The moths are day fliers and are often mistaken for wasps. Larvae are white, heavy-bodied and considerably over 1 inch (2.54 cm) long when fully grown.
The insect overwinters in the soil as a larva or pupa (a non-feeding stage where the larva changes to an adult) enclosed in a cocoon. Moths emerge in early summer and lay eggs on the stems of the plants, usually late May in the South. Upon hatching, larvae bore into vines and complete their development in four or more weeks. Then they leave the plant, crawl into the soil, spin a cocoon and transform to a pupa. There are two generations in South Carolina.
In a vegetable garden, various measures can be taken to control this pest. Till the soil in late winter to expose overwintering insects. Rotate squash to another location in the garden each season. Destroy vines that have been killed to break the life cycle. You can slit the infested vine lengthwise and remove borers or kill them with a long pin or needle. Place soil over slit stem after removing the borer to encourage root development, and keep plants well watered. Plant as early as the weather allows since borers do not emerge until early summer.

Friday, June 13, 2014

Lavish Gardens Sprout Up on Penthouse Terraces and Rooftops

David and Henrie Whitcomb's vertical garden redeemed a chunk of unusable space on their
2,500-square-foot wraparound terrace in New York's Greenwich Village. The green
wall must be replanted each spring, 'based on what plants will survive there,
and what plants will hold the soil,' said Emma Decaires, the Whitcombs' horticulturalist.
'I'm guessing that it might have been, by itself, a half-million dollar installation,'
said Mr. Whitcomb.  Photo: Dorothy Hong for WSJ.
View Slideshow 
By Amy Gamerman
WSJ, June 12, 2014

Thirty-five stories above New York Harbor, Fred Rich can stroll through his groves of Japanese maple, spruce and pine trees or sit under a pergola hung with grape vines, where wild strawberries and thyme grow between the paving stones. There is a hidden alpine garden, an orchard of plum, peach and heirloom apple trees, and espaliered pear trees growing on copper screens.

"There is always something in bloom," said Mr. Rich, who will be dining on fresh arugula, spinach and radishes from his vegetable beds this week. "I do my yoga in the morning and the birds sit there and watch."

With landscape architect Mark Morrison and a team of engineers, fabricators and organic farmers, Mr. Rich has created a 2,000-square-foot garden irrigated with recycled building water on the rooftop of his $4.8 million penthouse. Mr. Rich, a 57-year-old partner at the Sullivan & Cromwell law firm, declined to say what he spent on his rooftop retreat, which has views of the Statue of Liberty and Governors Island.

At its most basic, a green roof consists of a carpet of hard-to-kill plants in a thin layer of soil. Luxury homeowners, however, are opting for bespoke greenscapes as carefully curated—and sometimes as costly—as art collections. With the right design, these eco-chic gardens also add insulation, absorb storm water runoff and deflect heat from the sun.

Urban Gardening Taken to New Heights

David and Henrie Whitcomb's vertical garden redeemed a chunk of unusable space on their 2,500-square-foot wraparound terrace in New York's Greenwich Village. Dorothy Hong for The Wall Street Journal

Creating the natural look hundreds of feet above the sidewalk demands intricate engineering, sophisticated waterproofing and irrigation systems, custom-designed soil, and occasionally, a crane.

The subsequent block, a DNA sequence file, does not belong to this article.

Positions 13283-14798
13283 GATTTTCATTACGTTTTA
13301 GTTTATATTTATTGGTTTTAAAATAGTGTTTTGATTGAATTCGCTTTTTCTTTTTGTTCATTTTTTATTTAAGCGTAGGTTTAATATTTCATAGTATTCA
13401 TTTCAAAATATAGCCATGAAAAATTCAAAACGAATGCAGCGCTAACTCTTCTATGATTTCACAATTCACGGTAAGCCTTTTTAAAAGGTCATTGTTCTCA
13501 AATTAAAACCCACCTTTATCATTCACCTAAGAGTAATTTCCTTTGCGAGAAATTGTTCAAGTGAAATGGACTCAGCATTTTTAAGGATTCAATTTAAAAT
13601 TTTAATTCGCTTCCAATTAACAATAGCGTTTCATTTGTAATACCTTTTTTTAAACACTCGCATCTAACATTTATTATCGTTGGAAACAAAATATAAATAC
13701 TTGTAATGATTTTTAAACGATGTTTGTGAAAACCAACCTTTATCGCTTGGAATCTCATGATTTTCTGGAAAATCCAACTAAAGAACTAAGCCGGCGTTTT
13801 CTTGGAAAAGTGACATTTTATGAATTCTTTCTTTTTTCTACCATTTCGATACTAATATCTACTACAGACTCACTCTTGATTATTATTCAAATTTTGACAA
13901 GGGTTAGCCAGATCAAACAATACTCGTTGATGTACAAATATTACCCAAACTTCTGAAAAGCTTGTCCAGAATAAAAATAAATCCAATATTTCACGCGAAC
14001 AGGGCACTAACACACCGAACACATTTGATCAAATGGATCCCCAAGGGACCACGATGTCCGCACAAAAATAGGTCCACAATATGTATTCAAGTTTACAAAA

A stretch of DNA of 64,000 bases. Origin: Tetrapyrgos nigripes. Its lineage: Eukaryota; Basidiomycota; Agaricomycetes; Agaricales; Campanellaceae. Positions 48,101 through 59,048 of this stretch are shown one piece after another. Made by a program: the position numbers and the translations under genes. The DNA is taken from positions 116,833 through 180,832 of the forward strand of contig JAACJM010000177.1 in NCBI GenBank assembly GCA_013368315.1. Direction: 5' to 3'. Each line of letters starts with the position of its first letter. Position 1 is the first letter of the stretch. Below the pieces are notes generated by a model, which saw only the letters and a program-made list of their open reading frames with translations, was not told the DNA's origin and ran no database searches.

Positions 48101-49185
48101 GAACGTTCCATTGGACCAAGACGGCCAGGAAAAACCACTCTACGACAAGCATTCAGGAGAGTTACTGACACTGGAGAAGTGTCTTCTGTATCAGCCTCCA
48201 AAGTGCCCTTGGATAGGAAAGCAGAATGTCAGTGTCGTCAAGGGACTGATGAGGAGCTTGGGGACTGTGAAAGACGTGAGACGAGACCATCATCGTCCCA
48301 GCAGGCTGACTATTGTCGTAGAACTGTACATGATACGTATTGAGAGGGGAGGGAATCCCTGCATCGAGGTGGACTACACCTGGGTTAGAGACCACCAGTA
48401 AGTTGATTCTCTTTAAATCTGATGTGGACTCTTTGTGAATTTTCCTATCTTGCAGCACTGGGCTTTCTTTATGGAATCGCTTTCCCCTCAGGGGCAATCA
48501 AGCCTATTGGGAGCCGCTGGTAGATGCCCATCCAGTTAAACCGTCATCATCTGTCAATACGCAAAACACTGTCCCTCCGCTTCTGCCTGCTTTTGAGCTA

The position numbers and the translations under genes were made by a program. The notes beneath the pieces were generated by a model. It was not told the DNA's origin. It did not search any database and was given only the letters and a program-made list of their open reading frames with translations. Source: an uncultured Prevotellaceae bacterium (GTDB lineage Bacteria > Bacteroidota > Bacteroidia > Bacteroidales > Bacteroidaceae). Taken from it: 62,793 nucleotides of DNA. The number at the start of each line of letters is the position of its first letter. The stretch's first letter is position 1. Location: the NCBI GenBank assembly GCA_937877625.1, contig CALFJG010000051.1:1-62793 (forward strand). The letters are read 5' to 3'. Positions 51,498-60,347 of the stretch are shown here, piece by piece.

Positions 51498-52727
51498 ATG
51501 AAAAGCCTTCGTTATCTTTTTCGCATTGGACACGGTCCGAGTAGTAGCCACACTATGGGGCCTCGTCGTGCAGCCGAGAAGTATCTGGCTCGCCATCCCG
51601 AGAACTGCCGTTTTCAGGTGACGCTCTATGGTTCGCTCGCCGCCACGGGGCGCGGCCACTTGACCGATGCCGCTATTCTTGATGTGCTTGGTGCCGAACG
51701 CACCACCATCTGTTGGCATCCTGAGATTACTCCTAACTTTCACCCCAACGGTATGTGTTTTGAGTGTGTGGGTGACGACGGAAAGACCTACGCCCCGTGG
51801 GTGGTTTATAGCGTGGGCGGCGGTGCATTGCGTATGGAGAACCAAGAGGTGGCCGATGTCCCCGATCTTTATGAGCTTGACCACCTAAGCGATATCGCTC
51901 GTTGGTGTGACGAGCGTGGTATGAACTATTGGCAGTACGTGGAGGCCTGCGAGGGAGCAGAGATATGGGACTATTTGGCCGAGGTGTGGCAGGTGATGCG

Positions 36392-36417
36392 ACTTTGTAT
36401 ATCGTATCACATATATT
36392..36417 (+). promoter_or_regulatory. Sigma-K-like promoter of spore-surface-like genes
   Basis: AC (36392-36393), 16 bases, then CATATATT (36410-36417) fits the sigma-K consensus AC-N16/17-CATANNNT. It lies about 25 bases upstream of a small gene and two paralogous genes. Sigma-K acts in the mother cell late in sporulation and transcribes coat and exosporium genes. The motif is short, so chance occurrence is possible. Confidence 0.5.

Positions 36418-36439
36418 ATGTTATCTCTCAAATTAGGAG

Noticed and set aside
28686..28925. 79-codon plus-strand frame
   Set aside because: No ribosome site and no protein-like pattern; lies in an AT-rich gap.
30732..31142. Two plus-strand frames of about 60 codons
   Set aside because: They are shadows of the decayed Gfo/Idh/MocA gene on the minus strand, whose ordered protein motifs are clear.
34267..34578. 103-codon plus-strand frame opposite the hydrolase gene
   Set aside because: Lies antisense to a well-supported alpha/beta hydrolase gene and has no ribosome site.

A block in Manhattan's Chelsea neighborhood is scheduled to be closed to pedestrian traffic later in June while a 150-foot crane lifts 13 species of mature trees onto the roof of Jean-Laurent Casanova's duplex apartment. The big lift is part of a two-year, $200,000 project to create an 1,100-square-foot arboretum reminiscent of the Southern Alps, Normandy and Corsica.

"I love trees. I really want to have shade—almost to have a little forest on both sides of the roof," said Dr. Casanova, a 50-year-old pediatrician and research scientist from Paris who is also a professor at Rockefeller University. Designed by Jacob Lange of Christian Duvernois Landscape, his forest will be set in an undulating landscape of meadow grasses, perennials and creeping thyme, crisscrossed with walking paths.

Michael Gerstner created a dense meadow-scape on the roof of his Tribeca penthouse, inspired by New York City's High Line elevated park. "I like nature and the presence of nature—I don't like a sterile wood deck," said Mr. Gerstner, 39, who works in investments. He bought the duplex in a converted 19th-century industrial building in 2011 for $3.1 million, according to city records, and spent two years remodeling it to "bring the outside in," at a cost he declined to disclose.

Once a caviar warehouse cooled by giant blocks of ice, the structure was strong enough to support 15,000 pounds of plant and soil. Architect Andrew Franz cut out part of the sloping roof to install a large retractable skylight—the roof garden's access point. Because of the roof's severe pitch, a scaffold structure was built to support the plants and trees, which include birch, ginkgo and a black pine Mr. Gerstner prizes for its "sculptural" qualities. Juniper bushes, lavender, bright yellow yarrow and Scotch broom frame an ipe-wood deck. Although the plants have been selected for their hardiness in excessive sun and wind, they still require tending. A gardener makes regular visits to the 1,000-square-foot space, and a drip-irrigation system delivers measured amounts of water to different plant zones.

Herbicide Help: Information About Pelargonic Fatty Acid Products

Crabgrass Digitaria sanguinalis can be killed organically
 by pelargonic fatty acid herbicides.
Photo by J.S. Corser, Durham Co. EMG.
Weed control comes in different forms. Organic remedies such as pelargonic fatty acid-based products may do just the trick for your home garden.
Pelargonic fatty acid are non-selective herbicides from modified plant oils and are OMRI certified. OMRI is the Organic Materials Review Institute  which determines approval for organic uses.
Pelargonic Fatty Acid Facts:
  • They function fast by burning and drying out leaf and stem surfaces on green plants.